11 Rules of Choosing and Identifying Core in Loop Fingerprint Patterns
Examination of loop fingerprint patterns starts with identifying the core. In general, the core is considered the center point in a fingerprint pattern.
In any case, a fingerprint expert has to follow some sets of rules to assign an area in the fingerprint as the core. With this, I try to explain what are the 11 rules for choosing core in the loop fingerprint patterns.
Rule 1: Core is Placed on Innermost Recurve
The innermost ridges of recurve in loop fingerprint pattern should be chosen as the core. The core is also helpful in calculating ridge counting for loops.
Rule 2: Core is Placed Inside the Shoulder of Recurve
The shoulder of a loop is the point at which they turn to join the straight line. For example, if you add a semi-circle to a line, the point of joining is a ‘shoulder’ point of the loop.
In other words, a shoulder of recurve is the point where the recurve begins or ends.
So, in any case, the core must be placed inside the shoulder. The following image shows the shoulder of the loop pattern.
Rules 3: Core is Placed at the Center for Equidistant Shoulders
Draw an imaginary line between two shoulder points, if the line is equidistant to the delta, the core should be placed at center point of the recurve of the loop. The following images show a delta point that is equidistant from the delta.
Rule 4: Choosing Core in Non-Equidistant Shoulders from Deltas
If the shoulder area of the loop doesn’t contain any ending ridges (read rule 5), the core is placed farthest from the delta within the shoulder area of the loop. Images show how the core should be chosen in accordance with the delta.
Rule 5: Single Ridge Within Recurve Shoulder
In the loop fingerprint pattern, if there is an ending ridge inside the shoulder of the innermost recurve, the core is placed at the top of that ridge.
Following image shows a ridge road ending inside the innermost recurve. So, the ending point toward the recurve is considered the core of the pattern.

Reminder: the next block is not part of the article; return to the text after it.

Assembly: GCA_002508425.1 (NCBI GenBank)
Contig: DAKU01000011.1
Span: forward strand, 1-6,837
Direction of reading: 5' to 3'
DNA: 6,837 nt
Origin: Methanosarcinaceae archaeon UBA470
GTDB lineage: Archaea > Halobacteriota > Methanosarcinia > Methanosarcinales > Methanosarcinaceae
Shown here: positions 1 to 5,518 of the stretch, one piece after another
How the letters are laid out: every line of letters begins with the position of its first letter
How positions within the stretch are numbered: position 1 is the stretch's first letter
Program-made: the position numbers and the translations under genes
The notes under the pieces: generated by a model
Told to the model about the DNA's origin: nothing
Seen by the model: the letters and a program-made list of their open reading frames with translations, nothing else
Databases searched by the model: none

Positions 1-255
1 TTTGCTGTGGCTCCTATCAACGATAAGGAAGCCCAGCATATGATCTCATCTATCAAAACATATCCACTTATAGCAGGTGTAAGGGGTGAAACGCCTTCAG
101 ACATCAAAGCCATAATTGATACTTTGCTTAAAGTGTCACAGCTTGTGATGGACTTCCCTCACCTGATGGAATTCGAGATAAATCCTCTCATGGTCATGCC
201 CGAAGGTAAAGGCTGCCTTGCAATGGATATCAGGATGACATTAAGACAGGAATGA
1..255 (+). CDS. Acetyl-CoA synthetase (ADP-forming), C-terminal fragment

Rules 6: Two Ridge Endings Within Loop Shoulder
Now, let’s say, instead of one ridge road there are two ridges that rise above the shoulder of the loop. In that case, the farthest ridge from the delta is considered as the core.
Following image represents the common cases of choosing the core of two ridges ending inside the shoulder of the loop.
Rule 7: Three Ridge Endings Within Loop Shoulder Recurve
If a fingerprint pattern has a three ridge (or rod) within the shoulder of the loop, the center one is picked as the core of the fingerprint. This is also true for the odd number of ridges that terminate inside the recurve of the shoulder, or the point where the recurve begins.
Rule 8: Even Numbered Ridges Ending Inside the Shoulder of Loop
Any even numbered ridges other than two, the center ridge pair is treated as the core. And of course, it should be inside the shoulder of the loop.
Rule 9: Inner Recurve Must have No Appendage Abutting
The inner loop must have a clean, smooth recurve, with no appended abutting (touched or lean on) right angles (90°) ridges between shoulders. If it does, that inner recurve is omitted to qualify as the core. This is usually called a spoil loop fingerprint pattern.
The very next loop outside that recurve is considered as the core and all the above rules are followed accordingly.
Rules 10: Choosing Core in Interlocking Loop Pattern
In case two loop patterns cross each other (which is extremely rare), their center point of meeting is considered the core.
Rule 11: Recurve in Missing/ Incomplete
Now, let’s take the following example.
- Left Image, there is no complete recurve
- Right Image, there is a case of spoil recurve with no additional recurve.
In the above two images, there is no complete recurve. In this case, these patterns are categorized as tented arches.
7 Rules For Choosing and Identifying Delta in Loop Fingerprint Pattern
After identifying the core of a loop fingerprint pattern, the next step is to locate its delta.
By definition, a delta is a triangular area at the edges of a fingerprint governed by the divergence of type lines. Delta is not on the ridge itself but at a point nearest to the divergent type lines.
In loops, there is only one delta. And based on the rules that you need to follow to mark a region in the fingerprint as its delta.